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Stationary Eddy Response to Surface Boundary Forcing: Idealized GCM Experiments

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  • 1 Graduate School of Environmental Earth Science, Hokkaido University, Sapporo, Japan
  • | 2 International Pacific Research Center/SOEST and Department of Meteorology, University of Hawaii, Honolulu, Hawaii
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Abstract

A set of atmospheric general circulation model (AGCM) experiments under idealized conditions is performed to investigate atmospheric response to surface boundary forcing by extratropical land–sea contrast, large-scale orography, and tropical sea surface temperature (SST) distribution. Stationary eddies forced by the extratropical land–sea distribution are strongest in high latitudes, but their amplitudes are modest and comparable to internal chaotic variability. By contrast, the stationary eddy response to zonal variations in tropical SST is strong and robust in both the subtropics and midlatitudes. While these SST-forced stationary waves are trapped within the troposphere, those induced by orography show a strong vertical propagation into the stratosphere. Analysis of transient eddies indicates that orography is effective in generating a zonally localized storm track while extratropical land–sea contrast has little effect on the zonal variation of upper-level storm activity.

A vorticity budget analysis is carried out to understand tropical SST forcing mechanism to set up extratropical stationary eddies. In the subtropics, the dominant balance is reached between the vortex stretching and zonal advection. North of the tropical warm water pool, a subtropical anticyclone forms in the upper troposphere in response to the divergence of the locally enhanced Hadley circulation. The authors further show that this subtropical response to tropical SST variations has nonlinear characteristics in both its amplitude and zonal phase.

* International Pacific Research Center Contribution Number 144, and School of Ocean and Earth Science and Technology Contribution Number 5916. Corresponding author address: Mr. Masaru Inatsu, Graduate School of Environmental Earth Science, Hokkaido University, North 10 West 5, Sapporo 0600810, Japan. Email: inaz@ees.hokudai.ac.jp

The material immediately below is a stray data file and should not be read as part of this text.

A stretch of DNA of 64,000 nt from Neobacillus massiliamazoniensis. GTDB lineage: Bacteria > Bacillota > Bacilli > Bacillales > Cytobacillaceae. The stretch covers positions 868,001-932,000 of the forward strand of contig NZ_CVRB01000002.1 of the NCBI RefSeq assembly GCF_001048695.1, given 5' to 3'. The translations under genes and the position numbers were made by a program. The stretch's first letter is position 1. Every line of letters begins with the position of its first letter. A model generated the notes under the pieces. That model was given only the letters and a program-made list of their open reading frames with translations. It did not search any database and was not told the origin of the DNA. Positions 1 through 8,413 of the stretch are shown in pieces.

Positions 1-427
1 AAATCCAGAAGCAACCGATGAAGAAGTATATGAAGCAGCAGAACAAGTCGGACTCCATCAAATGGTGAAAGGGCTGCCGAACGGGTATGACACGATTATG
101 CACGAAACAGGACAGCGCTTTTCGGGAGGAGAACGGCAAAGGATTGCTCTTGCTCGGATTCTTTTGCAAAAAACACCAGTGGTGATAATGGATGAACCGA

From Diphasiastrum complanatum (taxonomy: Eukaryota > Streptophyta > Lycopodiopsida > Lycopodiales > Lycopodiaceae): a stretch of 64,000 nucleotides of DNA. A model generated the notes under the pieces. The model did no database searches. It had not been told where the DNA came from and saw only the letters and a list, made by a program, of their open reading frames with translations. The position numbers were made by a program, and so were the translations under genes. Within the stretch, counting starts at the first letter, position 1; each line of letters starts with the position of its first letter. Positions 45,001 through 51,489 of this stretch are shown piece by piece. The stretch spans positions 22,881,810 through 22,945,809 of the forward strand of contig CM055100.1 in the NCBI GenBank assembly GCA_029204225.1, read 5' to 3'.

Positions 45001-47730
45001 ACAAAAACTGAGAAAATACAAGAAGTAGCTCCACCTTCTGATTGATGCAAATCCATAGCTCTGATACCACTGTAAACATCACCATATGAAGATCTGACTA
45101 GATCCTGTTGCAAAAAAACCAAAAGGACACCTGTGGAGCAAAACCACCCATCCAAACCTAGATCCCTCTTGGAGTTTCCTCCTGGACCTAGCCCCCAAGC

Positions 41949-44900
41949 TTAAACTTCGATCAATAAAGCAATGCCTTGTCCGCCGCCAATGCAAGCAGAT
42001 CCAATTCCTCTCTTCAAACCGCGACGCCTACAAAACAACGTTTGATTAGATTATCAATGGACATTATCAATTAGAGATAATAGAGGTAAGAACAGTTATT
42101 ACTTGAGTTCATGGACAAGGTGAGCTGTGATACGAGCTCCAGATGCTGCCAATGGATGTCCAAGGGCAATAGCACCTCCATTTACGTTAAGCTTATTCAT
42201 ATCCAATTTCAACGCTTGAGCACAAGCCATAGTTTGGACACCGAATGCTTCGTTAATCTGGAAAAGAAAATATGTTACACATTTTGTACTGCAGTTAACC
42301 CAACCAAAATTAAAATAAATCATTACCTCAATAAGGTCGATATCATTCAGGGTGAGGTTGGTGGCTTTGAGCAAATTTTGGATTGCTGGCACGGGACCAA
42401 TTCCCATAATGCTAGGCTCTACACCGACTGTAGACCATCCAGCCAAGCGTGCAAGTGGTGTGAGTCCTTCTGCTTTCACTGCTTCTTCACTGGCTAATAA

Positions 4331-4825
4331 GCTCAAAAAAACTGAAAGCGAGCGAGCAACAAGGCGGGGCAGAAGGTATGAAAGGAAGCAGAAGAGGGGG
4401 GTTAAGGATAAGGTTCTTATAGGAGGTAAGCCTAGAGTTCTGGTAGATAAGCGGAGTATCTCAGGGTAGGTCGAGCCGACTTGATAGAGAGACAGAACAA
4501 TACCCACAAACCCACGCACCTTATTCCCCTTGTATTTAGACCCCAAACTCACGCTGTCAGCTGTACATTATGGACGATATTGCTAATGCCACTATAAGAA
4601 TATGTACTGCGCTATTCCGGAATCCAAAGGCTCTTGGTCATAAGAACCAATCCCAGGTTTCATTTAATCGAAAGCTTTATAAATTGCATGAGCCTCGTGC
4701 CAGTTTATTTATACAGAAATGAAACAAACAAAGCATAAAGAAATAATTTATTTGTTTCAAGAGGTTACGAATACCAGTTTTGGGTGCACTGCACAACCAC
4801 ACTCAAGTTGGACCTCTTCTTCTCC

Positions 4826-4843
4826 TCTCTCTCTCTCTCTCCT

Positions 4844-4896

Abstract

A set of atmospheric general circulation model (AGCM) experiments under idealized conditions is performed to investigate atmospheric response to surface boundary forcing by extratropical land–sea contrast, large-scale orography, and tropical sea surface temperature (SST) distribution. Stationary eddies forced by the extratropical land–sea distribution are strongest in high latitudes, but their amplitudes are modest and comparable to internal chaotic variability. By contrast, the stationary eddy response to zonal variations in tropical SST is strong and robust in both the subtropics and midlatitudes. While these SST-forced stationary waves are trapped within the troposphere, those induced by orography show a strong vertical propagation into the stratosphere. Analysis of transient eddies indicates that orography is effective in generating a zonally localized storm track while extratropical land–sea contrast has little effect on the zonal variation of upper-level storm activity.

A vorticity budget analysis is carried out to understand tropical SST forcing mechanism to set up extratropical stationary eddies. In the subtropics, the dominant balance is reached between the vortex stretching and zonal advection. North of the tropical warm water pool, a subtropical anticyclone forms in the upper troposphere in response to the divergence of the locally enhanced Hadley circulation. The authors further show that this subtropical response to tropical SST variations has nonlinear characteristics in both its amplitude and zonal phase.

* International Pacific Research Center Contribution Number 144, and School of Ocean and Earth Science and Technology Contribution Number 5916. Corresponding author address: Mr. Masaru Inatsu, Graduate School of Environmental Earth Science, Hokkaido University, North 10 West 5, Sapporo 0600810, Japan. Email: inaz@ees.hokudai.ac.jp

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